It’s started raining in Melbourne, and it looks like some more of that red dust has been hitching a ride in the water droplets.
This is the part of the blog where I ask for your rainy weather pics – please send them through to me at firstname.lastname@example.org
Fire authorities are warning that the fire season could easily stretch onto April, with “enormous potential” for fire to affect more communities over the next few months.
While much of the edge of the 1.56 million hectares burnt in Victoria has self-extinguished, the hot spots are still able to catch alight on hot days, according to State Response Controller Chris Hardman.
“There are still lots of communities at risk from these fires such as Deddick Valley, and from Marlo all the way through to Lake Tyers on the coast,” he says.
“Last year we were fighting fires through February, March and to April. It’s still really important for these communities who have been facing these fires for far too long to not assume we’re at the end of something.
“We’re actually at the very beginning of our bushfire season.”
Mr Hardman says the Victorian fires will rage until “significant, sustained rain” is received.
This map shows where it has rained in Victoria since 9am. Each dot represents a weather station:
At this stage there has been some light rainfall at some stations in the western and central regions, but expect those totals to increase in the next few hours.
The weather bureau expects the cool change to reach the city before midday, and when it does it should bring at least 20 millimetres of rainfall with it.
State Control Centre’s Chris Hardman says the relative humidity wasn’t as high as they were hoping it would be, which meant fires were still very active overnight in places like Wulgulmerang and Bendoc, along the state’s border with New South Wales.
“We didn’t get the moisture we were expecting,” he says.
“There was some really good work by firefighters near Cape Conran, which stopped those fires progressing in a westerly direction near the Cape Conran Air Base. But there’s still potential for those fires to run today.”
Three areas in Victoria remain under ‘Watch and acts’. People in Wulgulmerang and Bendoc are being urged to leave the areas because of bushfires that are not yet under control.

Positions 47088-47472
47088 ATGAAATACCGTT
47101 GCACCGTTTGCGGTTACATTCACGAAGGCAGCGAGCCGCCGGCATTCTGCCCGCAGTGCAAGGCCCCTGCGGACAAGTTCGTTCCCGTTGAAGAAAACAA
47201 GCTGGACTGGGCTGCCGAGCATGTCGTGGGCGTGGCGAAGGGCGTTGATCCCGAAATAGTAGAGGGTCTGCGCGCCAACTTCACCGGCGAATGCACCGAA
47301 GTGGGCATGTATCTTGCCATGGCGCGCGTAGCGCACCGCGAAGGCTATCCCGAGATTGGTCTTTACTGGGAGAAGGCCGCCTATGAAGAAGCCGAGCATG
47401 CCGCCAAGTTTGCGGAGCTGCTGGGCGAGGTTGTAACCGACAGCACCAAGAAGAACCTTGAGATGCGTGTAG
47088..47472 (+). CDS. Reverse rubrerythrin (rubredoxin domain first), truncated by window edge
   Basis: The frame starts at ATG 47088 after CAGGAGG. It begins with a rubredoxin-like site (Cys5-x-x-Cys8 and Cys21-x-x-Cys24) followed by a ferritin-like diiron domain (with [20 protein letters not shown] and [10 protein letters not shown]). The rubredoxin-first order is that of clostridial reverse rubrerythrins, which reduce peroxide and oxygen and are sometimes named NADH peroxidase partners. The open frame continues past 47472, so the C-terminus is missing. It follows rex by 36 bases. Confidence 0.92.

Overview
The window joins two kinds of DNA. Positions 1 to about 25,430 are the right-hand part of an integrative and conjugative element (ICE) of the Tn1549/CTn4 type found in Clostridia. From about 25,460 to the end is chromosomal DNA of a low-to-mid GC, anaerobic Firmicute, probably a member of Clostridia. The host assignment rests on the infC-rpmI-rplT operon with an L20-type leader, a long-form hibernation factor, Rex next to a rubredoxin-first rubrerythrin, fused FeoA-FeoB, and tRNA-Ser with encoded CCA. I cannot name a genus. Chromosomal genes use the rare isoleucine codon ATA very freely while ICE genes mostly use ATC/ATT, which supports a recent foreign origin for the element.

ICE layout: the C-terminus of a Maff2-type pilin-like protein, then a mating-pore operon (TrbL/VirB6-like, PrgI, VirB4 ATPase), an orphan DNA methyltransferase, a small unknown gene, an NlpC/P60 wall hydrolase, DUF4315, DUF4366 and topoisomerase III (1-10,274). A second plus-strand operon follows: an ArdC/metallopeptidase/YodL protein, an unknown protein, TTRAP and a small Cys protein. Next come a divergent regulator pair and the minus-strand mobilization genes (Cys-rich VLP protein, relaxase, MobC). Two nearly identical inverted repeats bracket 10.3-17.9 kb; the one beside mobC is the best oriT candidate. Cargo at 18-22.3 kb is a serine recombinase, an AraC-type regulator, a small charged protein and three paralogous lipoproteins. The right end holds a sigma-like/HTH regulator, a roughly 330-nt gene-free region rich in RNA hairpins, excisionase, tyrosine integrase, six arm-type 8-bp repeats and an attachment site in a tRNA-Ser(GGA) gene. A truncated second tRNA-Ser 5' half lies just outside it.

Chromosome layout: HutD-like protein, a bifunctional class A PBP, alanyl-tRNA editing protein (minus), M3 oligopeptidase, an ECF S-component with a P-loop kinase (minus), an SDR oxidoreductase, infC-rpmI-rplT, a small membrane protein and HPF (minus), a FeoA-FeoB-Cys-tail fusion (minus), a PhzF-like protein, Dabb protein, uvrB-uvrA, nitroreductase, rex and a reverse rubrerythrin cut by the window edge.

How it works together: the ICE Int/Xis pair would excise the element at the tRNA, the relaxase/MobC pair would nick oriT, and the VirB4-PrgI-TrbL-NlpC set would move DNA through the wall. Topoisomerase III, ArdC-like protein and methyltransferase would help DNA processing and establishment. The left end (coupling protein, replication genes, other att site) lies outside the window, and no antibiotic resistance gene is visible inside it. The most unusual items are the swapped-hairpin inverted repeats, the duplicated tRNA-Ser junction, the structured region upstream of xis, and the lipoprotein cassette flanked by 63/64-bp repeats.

Meanwhile, those in Cape Conran, outside Orbost, are being urged to keep tabs on weather conditions in case a bushfire there worsens.
The ‘Watch and act’ warning areas show up in orange on the map below:
The Environment Protection Authority has issued its air quality forecast for today. Very poor air quality is expected for fire-affected East Gippsland and the dusty Mallee region of the state’s west.
In Melbourne the air quality forecast is set at ‘moderate’, which means it is okay to be outside. There were fears yesterday that air quality could drop to poor in the city if the cool change brought a dust storm with it, but the weather bureau says this is no longer likely.
There are fresh concerns for the town of Mallacoota, with a nearby fire on the tip of the state potentially going to head towards the beachside town.
State Response Controller Chris Hardman says a fire at Cape Howe could swing around toward the town and produce significant smoke and ember attacks.
“It won’t directly impact Mallacoota, because it’s on the other side of the lake from the township, but residents could see significant smoke and the possibility of some embers landing into the community,” he says.
“It’s going to be challenging and stressful for those who have already been through so much in that area.”
Mallacoota residents have been through enough in the past month or so without having another fire to think about. Here is our timeline of how the fire crisis unfolded in the area last month, culminating in an unprecedented navy rescue by sea.
I asked the weather bureau earlier if last night broke any humidity records for Melbourne but wasn’t able to get an answer.
I get the sense that humidity is not something like rain or temperature, in which the records are much more readily available, so it’s not going to be easy to quantify.
But there are certainly a lot of people on social media this morning who are complaining about the mugginess and how they didn’t get a particularly good night sleep last night – which is surely one metric of how humid it was.
A grass fire in Myrniong, which at its peaked sparked an emergency warning for residents for three towns near Bacchus Marsh to evacuate the area, has been declared safe.
Weather bureau senior meteorologist Dean Stewart says a cool change should pass through Melbourne between 11am and midday, bringing some heavy rain with it.
It’s 29.3 degrees outside at the moment, but once the change blows in from the west temperatures are expected to drop to the low-mid 20s, he said. There’s also a chance of thunderstorms and heavy rain, with at least 20 millimetres and maybe as much as 50 millimetres expected for some parts of Melbourne.
But while there is some dust in the atmosphere at the moment, it’s not going to be a repeat of last week, when the rains were accompanied by a layer of orange dust.
“We’re not expecting a dust storm in Melbourne,” Mr Stewart said, although he added that some light rainfall overnight would have given cars parked outdoors a light dusting.
Up to 40 millimetres rainfall is on its way, and severe rain and storm warnings are in place for much of the state. All we can do now is wait and see what the cool change brings.
Here is the wrap from Nine News on the weather risks the state is facing today.